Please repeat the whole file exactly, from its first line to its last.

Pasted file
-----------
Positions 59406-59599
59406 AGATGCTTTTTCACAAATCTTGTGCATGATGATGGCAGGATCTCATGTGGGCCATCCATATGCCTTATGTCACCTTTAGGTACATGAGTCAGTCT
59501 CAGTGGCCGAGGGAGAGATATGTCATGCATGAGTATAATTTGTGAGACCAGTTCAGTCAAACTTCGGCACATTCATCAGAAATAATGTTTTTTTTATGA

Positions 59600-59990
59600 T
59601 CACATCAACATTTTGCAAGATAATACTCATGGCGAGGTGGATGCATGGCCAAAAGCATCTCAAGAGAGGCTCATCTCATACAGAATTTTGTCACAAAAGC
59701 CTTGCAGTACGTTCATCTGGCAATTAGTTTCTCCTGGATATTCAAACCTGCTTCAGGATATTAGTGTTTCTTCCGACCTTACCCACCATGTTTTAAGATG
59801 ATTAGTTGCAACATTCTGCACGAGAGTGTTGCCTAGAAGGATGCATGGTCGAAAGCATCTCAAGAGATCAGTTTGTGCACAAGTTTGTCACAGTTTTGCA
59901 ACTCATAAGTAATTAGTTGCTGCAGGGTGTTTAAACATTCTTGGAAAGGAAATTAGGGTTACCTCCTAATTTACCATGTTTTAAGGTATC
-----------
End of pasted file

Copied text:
Positions 59406-59599
59406 AGATGCTTTTTCACAAATCTTGTGCATGATGATGGCAGGATCTCATGTGGGCCATCCATATGCCTTATGTCACCTTTAGGTACATGAGTCAGTCT
59501 CAGTGGCCGAGGGAGAGATATGTCATGCATGAGTATAATTTGTGAGACCAGTTCAGTCAAACTTCGGCACATTCATCAGAAATAATGTTTTTTTTATGA

Positions 59600-59990
59600 T
59601 CACATCAACATTTTGCAAGATAATACTCATGGCGAGGTGGATGCATGGCCAAAAGCATCTCAAGAGAGGCTCATCTCATACAGAATTTTGTCACAAAAGC
59701 CTTGCAGTACGTTCATCTGGCAATTAGTTTCTCCTGGATATTCAAACCTGCTTCAGGATATTAGTGTTTCTTCCGACCTTACCCACCATGTTTTAAGATG
59801 ATTAGTTGCAACATTCTGCACGAGAGTGTTGCCTAGAAGGATGCATGGTCGAAAGCATCTCAAGAGATCAGTTTGTGCACAAGTTTGTCACAGTTTTGCA
59901 ACTCATAAGTAATTAGTTGCTGCAGGGTGTTTAAACATTCTTGGAAAGGAAATTAGGGTTACCTCCTAATTTACCATGTTTTAAGGTATC